Ramble#4: Goat Days

by Benyamin

[I’ve changed the title from Review to Ramble because I find that I’m not just reviewing the book but rambling about other related topics.]

I was looking for a novel, in the world literature category, preferably from Asia, from the 20th century or later. What attracted me to Goat Days was the premise, a foreign worker in Saudi Arabia and his tale of woe.

Having lived myself in Saudi Arabia, in the 1960s days of Yemeni workers as well as later in the 1980s during the influx of South Asian and Southeast Asian workers, I have heard my share of tales of woe. I was just curious as to why this particular tale won literary awards. Plus, of course, I needed something to serve up to my students.

I was surprised by how much I was impacted by Najeeb’s story, by his highs and lows in his faith in God, by his struggles, by his simple directness. My familiarity with the setting probably helped along the way. But the story strangely resonated strongly with my deep sense of survival.

The story is simple. An Indian / Malayalam young man, married and expecting a son or daughter, decides to sign up for a few years’ work in Saudi Arabia for financial reasons. He is joined by Hakeem, a young teen from the same region, whose mother recommends to his care at the train station. Neither speaks Arabic. As they arrive at the Riyadh airport, other workers are picked up by their sponsors, or arbab, but theirs doesn’t show up. Eventually, at night, one Arab shows up, dirty, stinky and rough. He goes around twice before picking them up and driving them off in the back of an ancient pick-up truck. After a few hours of driving off the road, they drop off Hakeem at what seems like nowhere in the middle of the desert, and arrive at a goat farm where Najeeb, hungry and thirsty, is expected to sleep with the goats. The Arab sponsor himself lives in a tent.

The next day, he is shown a pair of binoculars and a rifle. The use and efficacy of each is demonstrated. Najeeb gets the message. I’ll watch you and shoot you if you try to escape. He meets a “scary figure”, another Indian with long matted hair and beard, also stinky and dirty, who speaks only Hindi, so the two cannot communicate anyway. Soon, after Scary Figure has taught Najeeb what to do and how to milk goats, he disappears. The arbab doesn’t seem fazed by it.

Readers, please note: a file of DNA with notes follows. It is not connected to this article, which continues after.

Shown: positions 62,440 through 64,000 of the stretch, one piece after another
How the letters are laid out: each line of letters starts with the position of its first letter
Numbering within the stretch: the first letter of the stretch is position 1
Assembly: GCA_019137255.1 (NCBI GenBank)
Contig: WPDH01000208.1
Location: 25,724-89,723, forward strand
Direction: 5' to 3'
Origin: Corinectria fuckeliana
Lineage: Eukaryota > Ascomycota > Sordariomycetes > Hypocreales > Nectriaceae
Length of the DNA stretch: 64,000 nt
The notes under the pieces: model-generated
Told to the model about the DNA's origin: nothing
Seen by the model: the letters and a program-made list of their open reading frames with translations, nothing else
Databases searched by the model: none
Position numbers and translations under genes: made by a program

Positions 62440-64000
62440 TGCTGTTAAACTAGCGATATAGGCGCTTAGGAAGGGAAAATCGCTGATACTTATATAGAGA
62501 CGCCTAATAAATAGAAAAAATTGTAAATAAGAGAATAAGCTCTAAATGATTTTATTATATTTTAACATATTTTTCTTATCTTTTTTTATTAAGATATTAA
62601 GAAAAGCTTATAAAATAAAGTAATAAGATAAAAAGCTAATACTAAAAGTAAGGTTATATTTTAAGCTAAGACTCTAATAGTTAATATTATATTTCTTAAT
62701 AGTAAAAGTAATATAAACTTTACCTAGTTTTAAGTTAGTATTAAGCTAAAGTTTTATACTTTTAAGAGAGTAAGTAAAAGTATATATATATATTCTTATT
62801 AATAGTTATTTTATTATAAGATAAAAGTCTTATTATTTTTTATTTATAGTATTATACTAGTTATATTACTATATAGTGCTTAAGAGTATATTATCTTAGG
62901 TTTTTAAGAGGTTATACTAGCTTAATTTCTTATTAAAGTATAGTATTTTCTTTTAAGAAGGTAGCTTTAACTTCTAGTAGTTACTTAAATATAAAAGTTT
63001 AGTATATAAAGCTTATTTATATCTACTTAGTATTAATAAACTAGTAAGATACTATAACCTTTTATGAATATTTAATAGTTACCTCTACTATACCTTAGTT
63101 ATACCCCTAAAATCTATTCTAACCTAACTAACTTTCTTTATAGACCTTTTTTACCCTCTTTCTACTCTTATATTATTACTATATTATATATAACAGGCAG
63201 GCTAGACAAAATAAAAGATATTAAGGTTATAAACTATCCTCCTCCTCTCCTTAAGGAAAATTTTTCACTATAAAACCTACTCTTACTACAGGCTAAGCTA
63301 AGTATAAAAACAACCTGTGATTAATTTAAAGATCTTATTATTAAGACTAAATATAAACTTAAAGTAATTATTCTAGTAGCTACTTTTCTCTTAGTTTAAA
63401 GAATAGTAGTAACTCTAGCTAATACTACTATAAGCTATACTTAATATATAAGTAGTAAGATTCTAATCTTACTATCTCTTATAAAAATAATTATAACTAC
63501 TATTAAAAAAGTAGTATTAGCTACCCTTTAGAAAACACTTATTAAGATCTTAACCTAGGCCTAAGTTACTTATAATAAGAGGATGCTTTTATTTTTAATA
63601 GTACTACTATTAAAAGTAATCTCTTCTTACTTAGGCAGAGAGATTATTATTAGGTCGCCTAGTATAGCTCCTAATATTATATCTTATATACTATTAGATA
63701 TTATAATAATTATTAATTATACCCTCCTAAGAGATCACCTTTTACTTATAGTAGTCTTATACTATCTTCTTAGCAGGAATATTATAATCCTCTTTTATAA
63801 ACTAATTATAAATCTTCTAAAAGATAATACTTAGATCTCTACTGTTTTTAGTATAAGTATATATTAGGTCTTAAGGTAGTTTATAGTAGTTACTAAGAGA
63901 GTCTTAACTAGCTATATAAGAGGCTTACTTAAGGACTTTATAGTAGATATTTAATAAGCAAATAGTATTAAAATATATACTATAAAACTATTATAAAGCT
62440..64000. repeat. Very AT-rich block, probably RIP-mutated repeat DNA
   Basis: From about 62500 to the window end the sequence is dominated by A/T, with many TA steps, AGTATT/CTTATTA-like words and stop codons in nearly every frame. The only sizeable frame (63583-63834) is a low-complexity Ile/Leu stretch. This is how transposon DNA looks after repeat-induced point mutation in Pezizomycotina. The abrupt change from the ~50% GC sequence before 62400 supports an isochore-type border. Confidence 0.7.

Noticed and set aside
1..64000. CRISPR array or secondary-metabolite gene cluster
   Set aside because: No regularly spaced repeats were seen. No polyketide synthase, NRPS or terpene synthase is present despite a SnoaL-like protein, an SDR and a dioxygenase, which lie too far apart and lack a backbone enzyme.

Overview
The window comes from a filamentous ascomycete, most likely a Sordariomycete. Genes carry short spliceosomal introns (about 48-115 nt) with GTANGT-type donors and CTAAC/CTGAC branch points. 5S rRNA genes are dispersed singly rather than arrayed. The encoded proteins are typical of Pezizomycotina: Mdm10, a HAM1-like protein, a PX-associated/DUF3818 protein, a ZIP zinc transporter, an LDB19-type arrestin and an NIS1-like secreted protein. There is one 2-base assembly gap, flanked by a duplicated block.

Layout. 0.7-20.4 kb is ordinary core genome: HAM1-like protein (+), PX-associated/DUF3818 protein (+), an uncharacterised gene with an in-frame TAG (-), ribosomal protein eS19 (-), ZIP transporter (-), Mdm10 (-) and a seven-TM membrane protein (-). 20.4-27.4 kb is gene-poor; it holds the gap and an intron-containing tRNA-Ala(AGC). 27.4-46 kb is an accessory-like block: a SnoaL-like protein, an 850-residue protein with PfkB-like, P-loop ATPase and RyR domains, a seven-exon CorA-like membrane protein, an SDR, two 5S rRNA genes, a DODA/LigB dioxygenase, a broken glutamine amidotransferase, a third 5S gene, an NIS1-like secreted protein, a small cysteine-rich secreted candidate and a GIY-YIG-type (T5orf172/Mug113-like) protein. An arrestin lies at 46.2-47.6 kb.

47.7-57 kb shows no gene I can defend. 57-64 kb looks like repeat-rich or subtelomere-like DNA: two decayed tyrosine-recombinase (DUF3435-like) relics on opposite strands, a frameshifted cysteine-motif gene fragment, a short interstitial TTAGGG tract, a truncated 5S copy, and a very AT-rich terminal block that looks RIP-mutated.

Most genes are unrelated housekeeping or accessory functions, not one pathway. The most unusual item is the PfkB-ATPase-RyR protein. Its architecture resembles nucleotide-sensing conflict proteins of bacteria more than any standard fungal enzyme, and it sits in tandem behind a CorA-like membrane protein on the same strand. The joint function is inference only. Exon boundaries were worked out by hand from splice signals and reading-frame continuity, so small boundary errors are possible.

The bulk of the novel describes his life in the following three years and four months. His first impulsive attempt at escaping. The usual beatings. The food he ate: pita bread and water, plus goat milk in the evening. The loss of hygiene because of water scarcity. The discovery of a human skeleton buried in a shallow grave nearby. Finally reconnecting with Hakeem who works in a neighboring farm, the two manage to communicate now and then surreptitiously behind their sponsors’ backs.

Eventually, Hakeem tells Najeeb that there’s a new worker on his farm, a Sudanese named Ibrahim. This man knows the cities and roads and will be able to escape and take them with him. Finally, one day, the arbabs go to attend a wedding, and the three run away on foot. They get lost in the desert and Hakeem dies of dehydration. Just as Najeeb thinks it’s his turn, they come upon a small oasis. After a few days recuperating at the oasis, the two set off again. Finally, just before they reach civilization, Ibrahim disappears mysteriously.

Once in town, Najeeb is rescued by other Indians. Eventually, he and Hameed –another escaped worker– decide to voluntarily surrender to the police so they will have a chance to be repatriated. Hameed’s arbab shows up at the prison and takes him back amid Hameed’s wailing and the arbab’s insults, blows and kicks. Then, Najeeb sees his own arbab walking into the prison. Surprisingly, he only patted Najeeb on the shoulder. Later, a friendly policeman told Najeeb that the arbab had recognized him, but that Najeeb “wasn’t on his visa”, otherwise, he’d have dragged him back. So, it turned out that he had been illegally kidnapped back upon his arrival, and used as a slave for three years, April 1996 to August 1999.